The Washington Times has given the just concluded 112th Congress is lowest rating ever, based on its Congressional Futility Index.   According to the Times,

“At its peaks, Congress adopted more than 200 conference reports in a two-year session, the Senate met for nearly 3,000 hours while the House met for nearly 2,500 hours, and the chambers combined to enact more than 1,000 laws.

But in 2011 and 2012, Congress produced just 10 conference reports, the Senate met for little more than 2,000 hours and the House for 1,700, and the two chambers combined to enact fewer than 230 laws.”

While the facts are the facts, and I don’t quibble with the WT’s numbers, I have a very different take on what it all means.  Is it really bad that in the last two years Congress passed only 23o new laws?  Do we really need more than 230 new laws per year for our nation to function?  Is it actually a good thing that at its peak Congress enacts over 1,000 laws every two years?   What are all these laws?   And didn’t we function okay before they were enacted?  Were people dying in the streets by the thousands?  Was crime rampant in every city and town?  We were all at risk from threats unseen or unrecognized by ordinary citizens? Did we really require all this legislative action to make our lives liveable?  I think not.

And the laws passed by Congress are only the beginning.  The laws give authority to agencies and departments to craft “regulations” implementing the laws.  And as vast, complicated and unknowable as the laws themselves are, the regulations are a virtual Mt. Everest of bureaucratic complexity which is impossible for an average citizen to understand let alone comply with.  According to, “Over the past three years, the bound edition of the Code of Federal Regulations has increased by 11,327 pages – a 7.4 percent increase from Jan. 1, 2009 to Dec. 31, 2011. In 2009, the increase in the number of pages was the most over the last decade – 3.4 percent or 5,359 pages.”

We not only face a flurry of laws pouring forth from Congress each year, but an avalanche of regulations implementing those laws.  According to John Stossel of Fox Business, “The federal government churned out 70,000 pages of new rules last year regulating small business, making it nearly impossible for entrepreneurs to succeed. The laws and regulations are passed to keep everyone safe, but Stossel says we need to junk most of the rules and let businesses do what they want. The well intended actions by the government are stifling growth and hampering innovation.”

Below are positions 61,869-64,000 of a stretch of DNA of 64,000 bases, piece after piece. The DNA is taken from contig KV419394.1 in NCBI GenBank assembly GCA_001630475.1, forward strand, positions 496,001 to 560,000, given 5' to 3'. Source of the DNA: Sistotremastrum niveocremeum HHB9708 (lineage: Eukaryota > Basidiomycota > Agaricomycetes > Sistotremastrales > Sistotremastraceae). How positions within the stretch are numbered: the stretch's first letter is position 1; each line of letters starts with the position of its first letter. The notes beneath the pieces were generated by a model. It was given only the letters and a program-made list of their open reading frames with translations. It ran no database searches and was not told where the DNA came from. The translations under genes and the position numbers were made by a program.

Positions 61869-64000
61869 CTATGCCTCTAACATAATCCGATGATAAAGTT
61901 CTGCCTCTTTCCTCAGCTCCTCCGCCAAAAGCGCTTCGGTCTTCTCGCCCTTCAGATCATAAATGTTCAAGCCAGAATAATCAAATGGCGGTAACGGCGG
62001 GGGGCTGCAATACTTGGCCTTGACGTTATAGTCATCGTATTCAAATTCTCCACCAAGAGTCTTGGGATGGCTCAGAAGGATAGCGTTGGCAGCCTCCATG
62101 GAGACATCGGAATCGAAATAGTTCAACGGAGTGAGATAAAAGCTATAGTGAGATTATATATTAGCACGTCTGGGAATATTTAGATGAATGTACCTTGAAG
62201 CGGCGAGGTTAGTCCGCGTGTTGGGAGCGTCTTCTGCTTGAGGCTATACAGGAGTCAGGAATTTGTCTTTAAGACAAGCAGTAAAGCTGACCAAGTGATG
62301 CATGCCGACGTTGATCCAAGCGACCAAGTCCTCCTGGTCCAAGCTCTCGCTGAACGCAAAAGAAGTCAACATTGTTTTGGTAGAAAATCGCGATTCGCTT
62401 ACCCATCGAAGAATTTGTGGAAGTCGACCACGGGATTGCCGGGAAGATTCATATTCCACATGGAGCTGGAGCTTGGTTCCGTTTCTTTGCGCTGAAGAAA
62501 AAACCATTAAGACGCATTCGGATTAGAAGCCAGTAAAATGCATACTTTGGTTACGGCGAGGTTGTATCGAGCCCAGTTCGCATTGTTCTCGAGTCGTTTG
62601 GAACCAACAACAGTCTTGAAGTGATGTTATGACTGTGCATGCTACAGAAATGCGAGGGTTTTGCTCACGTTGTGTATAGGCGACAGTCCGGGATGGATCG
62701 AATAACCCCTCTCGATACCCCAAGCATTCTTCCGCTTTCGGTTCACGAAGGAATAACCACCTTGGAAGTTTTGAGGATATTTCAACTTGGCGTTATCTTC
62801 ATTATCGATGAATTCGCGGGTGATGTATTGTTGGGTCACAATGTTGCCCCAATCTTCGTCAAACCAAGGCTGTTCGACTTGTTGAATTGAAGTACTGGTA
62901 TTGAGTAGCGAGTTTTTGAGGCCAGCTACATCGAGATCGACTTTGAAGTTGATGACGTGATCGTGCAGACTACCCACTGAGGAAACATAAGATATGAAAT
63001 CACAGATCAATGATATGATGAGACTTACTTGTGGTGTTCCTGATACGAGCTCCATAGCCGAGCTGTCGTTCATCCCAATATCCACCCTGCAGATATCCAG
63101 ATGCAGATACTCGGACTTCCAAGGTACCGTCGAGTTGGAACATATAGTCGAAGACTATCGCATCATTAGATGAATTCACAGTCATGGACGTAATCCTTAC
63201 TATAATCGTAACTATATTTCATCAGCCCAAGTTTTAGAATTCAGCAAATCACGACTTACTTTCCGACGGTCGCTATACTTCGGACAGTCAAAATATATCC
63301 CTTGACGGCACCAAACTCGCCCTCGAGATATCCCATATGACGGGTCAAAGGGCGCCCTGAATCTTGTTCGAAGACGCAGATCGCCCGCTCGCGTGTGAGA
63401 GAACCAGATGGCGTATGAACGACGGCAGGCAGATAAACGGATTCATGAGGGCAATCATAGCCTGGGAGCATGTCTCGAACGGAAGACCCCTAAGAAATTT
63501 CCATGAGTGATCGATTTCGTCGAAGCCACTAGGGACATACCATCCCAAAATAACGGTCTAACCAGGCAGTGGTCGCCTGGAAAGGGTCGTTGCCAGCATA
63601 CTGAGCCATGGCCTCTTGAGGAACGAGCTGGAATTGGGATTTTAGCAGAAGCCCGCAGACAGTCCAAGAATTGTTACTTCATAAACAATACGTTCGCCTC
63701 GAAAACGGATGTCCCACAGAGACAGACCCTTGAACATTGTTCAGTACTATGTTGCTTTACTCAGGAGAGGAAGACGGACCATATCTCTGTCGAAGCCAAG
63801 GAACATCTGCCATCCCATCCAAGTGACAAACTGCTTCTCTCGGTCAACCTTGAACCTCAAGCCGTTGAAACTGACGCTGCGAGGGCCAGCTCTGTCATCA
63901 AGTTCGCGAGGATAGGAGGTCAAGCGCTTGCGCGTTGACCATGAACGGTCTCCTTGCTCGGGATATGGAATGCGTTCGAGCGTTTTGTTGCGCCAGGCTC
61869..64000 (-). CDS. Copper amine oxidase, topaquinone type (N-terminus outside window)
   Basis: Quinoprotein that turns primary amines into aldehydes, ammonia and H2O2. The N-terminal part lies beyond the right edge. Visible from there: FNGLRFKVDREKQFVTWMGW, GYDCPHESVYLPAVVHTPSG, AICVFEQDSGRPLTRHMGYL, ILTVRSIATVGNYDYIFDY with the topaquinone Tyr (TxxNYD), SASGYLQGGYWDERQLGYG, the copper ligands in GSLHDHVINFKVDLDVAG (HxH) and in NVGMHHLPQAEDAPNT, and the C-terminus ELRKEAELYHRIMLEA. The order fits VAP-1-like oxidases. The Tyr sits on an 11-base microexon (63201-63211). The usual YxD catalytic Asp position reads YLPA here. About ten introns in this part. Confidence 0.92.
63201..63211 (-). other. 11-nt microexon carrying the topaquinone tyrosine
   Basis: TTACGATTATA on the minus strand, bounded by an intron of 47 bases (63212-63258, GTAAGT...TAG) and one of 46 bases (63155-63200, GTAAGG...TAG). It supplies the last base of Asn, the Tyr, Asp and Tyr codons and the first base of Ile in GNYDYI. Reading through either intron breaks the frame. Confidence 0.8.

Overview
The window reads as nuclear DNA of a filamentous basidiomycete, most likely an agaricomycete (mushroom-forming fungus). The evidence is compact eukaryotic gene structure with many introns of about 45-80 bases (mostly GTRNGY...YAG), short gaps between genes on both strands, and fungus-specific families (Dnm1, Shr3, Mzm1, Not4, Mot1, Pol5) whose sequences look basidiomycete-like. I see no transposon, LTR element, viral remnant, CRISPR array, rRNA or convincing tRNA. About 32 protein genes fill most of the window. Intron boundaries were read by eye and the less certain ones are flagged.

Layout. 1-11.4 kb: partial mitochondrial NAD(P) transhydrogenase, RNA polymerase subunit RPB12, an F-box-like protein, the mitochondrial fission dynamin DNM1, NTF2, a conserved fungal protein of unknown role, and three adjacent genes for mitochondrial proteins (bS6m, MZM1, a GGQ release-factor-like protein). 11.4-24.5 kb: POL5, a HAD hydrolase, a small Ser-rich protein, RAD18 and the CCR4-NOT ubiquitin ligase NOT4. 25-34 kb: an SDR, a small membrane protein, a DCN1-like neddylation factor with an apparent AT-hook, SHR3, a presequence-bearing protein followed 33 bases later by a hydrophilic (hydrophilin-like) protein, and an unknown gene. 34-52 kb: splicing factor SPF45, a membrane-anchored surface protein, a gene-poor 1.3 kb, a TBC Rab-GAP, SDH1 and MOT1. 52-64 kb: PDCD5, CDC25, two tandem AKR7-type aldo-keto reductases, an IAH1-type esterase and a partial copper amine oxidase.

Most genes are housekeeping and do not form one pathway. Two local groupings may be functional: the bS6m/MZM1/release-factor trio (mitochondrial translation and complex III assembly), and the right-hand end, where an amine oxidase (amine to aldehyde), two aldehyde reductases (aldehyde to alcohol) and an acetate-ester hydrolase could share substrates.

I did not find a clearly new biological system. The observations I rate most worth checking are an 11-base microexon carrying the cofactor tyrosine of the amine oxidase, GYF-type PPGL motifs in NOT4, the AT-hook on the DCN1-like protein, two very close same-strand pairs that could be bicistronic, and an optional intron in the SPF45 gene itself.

Remember, these are regulations strangling “small business,” not the gigantic corporations which it is so trendy to vilify these days.  These are regulations that affect your local hair salon, hardware store, and auto mechanic.  And we all pay for them, in the form of increased costs to those businesses which are ultimately passed onto us, the consumers.   And are our lives noticeably safer, better, or more efficient because of all these new laws and regulations?  Was life for each of us so difficult in 2010, or ’11 or even ’12 because of too few laws and regulations?  Few if any would answer that question in the affirmative.

Who among us are clamoring for new laws, rules and regulations, which have apparently become the measure for a productive Congress?  And who among us would consider passing more laws and more regulations to be the measure of a productive Congress?   The 112th Congress, you decide: the worst or the best ever?

About The Author

Mark was a co-founder of the Tea Party Patriots, and served as the national coordinator. He left the organization to work more broadly on expanding the self-governance movement beyond the partisan divide. Mark appears regularly on television in outlets as diverse as MSNBC, ABC, NBC, Fox News, CNN, Bloomberg, Fox Business and the BBC. He’s highly sought after for the tea party perspective from print and electronic media outlets, from the Wall Street Journal, New York Times, L.A. Times, Washington Examiner, Politico and the The Hill. Mark blogs at, and his opinion editorials regularly run in many of the leading political newspapers both on and offline. Mark has a BA in English from San Diego State University and graduated with honors from University of the Pacific, McGeorge School of Law in 1988. He practiced real estate and business law for almost a decade. For the last eleven years of his legal career he specialized in Internet advertising law. When not fighting for the future of our nation, Mark is an avid horseman, and lives in rural northern California with his wife Patty and two children.

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